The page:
Diffuse light is applied in tissue structures e.g. in the so-called photodynamic therapy methods known in particular for the treatment of tumorigenic diseases. For this purpose a substance, which is sensitive to light and accumulates mainly in the tumorous tissue, is administered to a patient. Then the tumorous tissue is illuminated with light of a specific wavelength, which activates the photosensitive substance and triggers a chemical reaction, which in turn destroys the tumorous cells.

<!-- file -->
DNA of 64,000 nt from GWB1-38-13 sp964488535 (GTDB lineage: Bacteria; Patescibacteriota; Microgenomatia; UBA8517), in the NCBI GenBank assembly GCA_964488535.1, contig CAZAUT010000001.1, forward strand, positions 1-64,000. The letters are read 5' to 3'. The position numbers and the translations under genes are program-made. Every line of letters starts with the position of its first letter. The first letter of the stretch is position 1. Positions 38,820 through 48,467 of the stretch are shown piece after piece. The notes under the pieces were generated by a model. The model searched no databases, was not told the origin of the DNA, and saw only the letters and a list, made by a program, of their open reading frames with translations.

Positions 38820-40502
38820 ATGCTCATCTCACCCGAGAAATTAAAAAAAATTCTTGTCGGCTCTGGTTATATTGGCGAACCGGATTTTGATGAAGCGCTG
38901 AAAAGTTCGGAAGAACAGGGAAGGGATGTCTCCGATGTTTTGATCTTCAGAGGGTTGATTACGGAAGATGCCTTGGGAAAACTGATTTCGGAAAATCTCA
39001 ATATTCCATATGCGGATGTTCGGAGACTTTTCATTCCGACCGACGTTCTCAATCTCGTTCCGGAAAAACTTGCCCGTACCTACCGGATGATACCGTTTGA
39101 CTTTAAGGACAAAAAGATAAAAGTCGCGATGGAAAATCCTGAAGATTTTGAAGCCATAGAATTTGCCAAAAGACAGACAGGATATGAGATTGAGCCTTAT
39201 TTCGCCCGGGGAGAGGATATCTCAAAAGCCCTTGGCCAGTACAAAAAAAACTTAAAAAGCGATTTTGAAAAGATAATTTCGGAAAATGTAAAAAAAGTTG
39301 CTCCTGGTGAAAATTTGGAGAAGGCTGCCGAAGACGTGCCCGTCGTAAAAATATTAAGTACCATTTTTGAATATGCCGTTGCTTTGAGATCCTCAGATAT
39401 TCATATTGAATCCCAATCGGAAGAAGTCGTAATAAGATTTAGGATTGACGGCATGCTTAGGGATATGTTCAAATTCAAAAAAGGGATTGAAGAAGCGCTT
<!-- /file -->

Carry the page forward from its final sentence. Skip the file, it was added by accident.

Activating the photosensitive substance by light initiates the destruction of the tumorous cells. It is therefore important to be able to introduce a specific dose of light adjusted to the size of the tumor in a targeted manner and as homogenously as possible into the tumorous tissue, which is usually achieved by means of a light conductor, wherein the distal end of the light conductor is designed as a diffuser. The task of the diffuser is to scatter the light, which propagates essentially axially inside the light conductor, in as many different directions as possible and as evenly as possible. The diffuser is brought to, or introduced into the tissue to be illuminated and is supplied by the light conductor with light of a given wavelength. The diffuser distributes the light introduced by the light conductor as homogenously as possible in a space whose shape is advantageously adapted to the circumstances.